Applying a layer of organic mulch around the base of the plant can help to retain moisture in the soil and suppress weed growth.

Fertilizer

Carex does not usually require fertilizer, but you can apply a slow-release, organic fertilizer in early spring to promote healthy growth.

Planting Depth

When planting Carex, make sure to plant it at the same depth as it was growing in its container. Gently press the soil around the roots to remove any air pockets.

Spacing

Space the plants according to their mature size, leaving enough room for them to spread and grow. Carex are well-suited for being planted densely, to create a living mulch and choke out weeds. Some spread more rapidly than others, such as Carex emoryi (Emory's sedge) but most generally stay put.

Maintenance

Carex are relatively low maintenance, but you can remove any dead or damaged foliage and divide the plants every few years to keep them healthy and prevent overcrowding.

Green Cherokee sedge plants

Cherokee Sedge

Hardy, clumping Cherokee sedge shines through fall and into winter, when the dark green foliage really stands out. Clumping sedges need very little care but may need to be divided every few years.

Photo by: Mt. Cuba Center, https://mtcubacenter.org/

Mt. Cuba Center, https://mtcubacenter.org/

Hardy, clumping Cherokee sedge shines through fall and into winter, when the dark green foliage really stands out. Clumping sedges need very little care but may need to be divided every few years.

Pests and Disease

Carex plants are generally resistant to pests and diseases, making them a great choice for low-maintenance landscaping. However, they may still be affected by some pests and diseases, such as:

Spider mites — These tiny insects can cause yellowing and browning of the foliage. You can control spider mites by spraying the plant with a stream of water to dislodge them or by using an insecticidal soap.

Mealybugs — Mealybugs are small, white, cotton-like insects that can suck the sap from the plant, causing it to wilt and weaken. You can control mealybugs by wiping them off with a cotton swab dipped in rubbing alcohol.

RustCarex can be susceptible to rust, a fungal disease that causes yellow or brown spots on the foliage. Remove any infected leaves and avoid overhead watering to prevent the spread of the disease.

Slugs and snails — These pests can cause damage to the foliage and roots of the plant. You can control them by handpicking or using a slug and snail bait.

Overall, Carex is a relatively hardy plant that is resistant to most pests and diseases, and any issues can usually be controlled through regular maintenance and monitoring.

How to Use Carex in the Landscape or Garden

Carex is a genus of perennial grass-like plants that are widely used in landscaping and gardening due to their versatility and attractive appearance. Here are six ways Carex can be used in the landscape or garden:

Lawn Replacement — Some Carex are excellent candidates for turfgrass lawn alternatives and many species can be maintained by mowing or leaving the plants unmowed for a more naturalistic aesthetic.

Ground CoverCarex is an excellent choice for ground cover in shady areas, where many other plants struggle. Some species spread slowly by rhizomes, creating a beautiful carpet-like effect.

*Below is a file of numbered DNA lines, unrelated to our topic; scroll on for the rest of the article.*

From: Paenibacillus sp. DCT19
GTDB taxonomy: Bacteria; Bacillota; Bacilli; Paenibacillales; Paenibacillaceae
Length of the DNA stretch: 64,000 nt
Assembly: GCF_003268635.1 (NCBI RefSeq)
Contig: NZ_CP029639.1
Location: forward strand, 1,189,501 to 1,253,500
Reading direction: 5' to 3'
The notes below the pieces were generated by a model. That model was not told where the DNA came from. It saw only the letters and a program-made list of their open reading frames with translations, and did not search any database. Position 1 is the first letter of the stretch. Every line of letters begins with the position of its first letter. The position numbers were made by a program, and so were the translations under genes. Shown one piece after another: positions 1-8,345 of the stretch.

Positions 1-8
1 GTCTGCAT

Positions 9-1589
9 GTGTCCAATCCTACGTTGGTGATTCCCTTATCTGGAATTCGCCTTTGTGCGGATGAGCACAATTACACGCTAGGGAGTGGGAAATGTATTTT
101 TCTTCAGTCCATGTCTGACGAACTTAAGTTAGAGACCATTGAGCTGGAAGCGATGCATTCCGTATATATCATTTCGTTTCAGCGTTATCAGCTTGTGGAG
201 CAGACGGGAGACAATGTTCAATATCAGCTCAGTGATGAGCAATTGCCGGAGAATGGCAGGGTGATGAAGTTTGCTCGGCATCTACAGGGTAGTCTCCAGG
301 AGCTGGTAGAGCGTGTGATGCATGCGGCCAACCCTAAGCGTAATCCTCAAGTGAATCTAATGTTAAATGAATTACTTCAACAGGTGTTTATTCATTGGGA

Border PlantsCarex can also be used as border plants along paths or garden beds. Its slender, arching foliage adds texture and interest to the landscape.

Small sedge grass close-up with geometric green foliage

'Little Midge' Sedge

'Little Midge,' a diminutive native sedge (Carex muskingumensis), has beautiful, geometric foliage. It's a good choice for containers or the front row in a garden.

Photo by: Courtesy of Mt. Cuba Center, https://mtcubacenter.org/

Courtesy of Mt. Cuba Center, https://mtcubacenter.org/

'Little Midge,' a diminutive native sedge (Carex muskingumensis), has beautiful, geometric foliage. It's a good choice for containers or the front row in a garden.

ContainersCarex can be planted in containers, either on its own or as part of a mixed planting. Its compact size makes it an excellent choice for smaller pots and hanging baskets.

Water Features — Some varieties of Carex, such as the Carex stricta (upright sedge) can be planted around ponds or water features. They thrive in moist conditions and add a beautiful contrast to the water and surrounding landscape.

Focal PointsCarex can also be used as a focal point in the garden, particularly the larger varieties such as the Carex crinita (fringed sedge). Plant them in clusters to create a stunning display of color and texture.

Carex trial garden at Mt. Cuba Center in Wilmington, Delaware

Carex Trial at Mt. Cuba Center

At Mt. Cuba Center, 70 species of Carex were tested for horticultural qualities and vigor over a four-year period.

Photo by: Courtesy of Mt. Cuba Center, https://mtcubacenter.org/

Courtesy of Mt. Cuba Center, https://mtcubacenter.org/

At Mt. Cuba Center, 70 species of Carex were tested for horticultural qualities and vigor over a four-year period.

Top 10 Carex Varieties Tested for Performance

Mt. Cuba Center, a native plant-focused botanic garden located near Wilmington, Delaware, conducted a four-year Carex trial to evaluate horticultural qualities, adaptability and vigor of 70 different native Carex species and cultivars.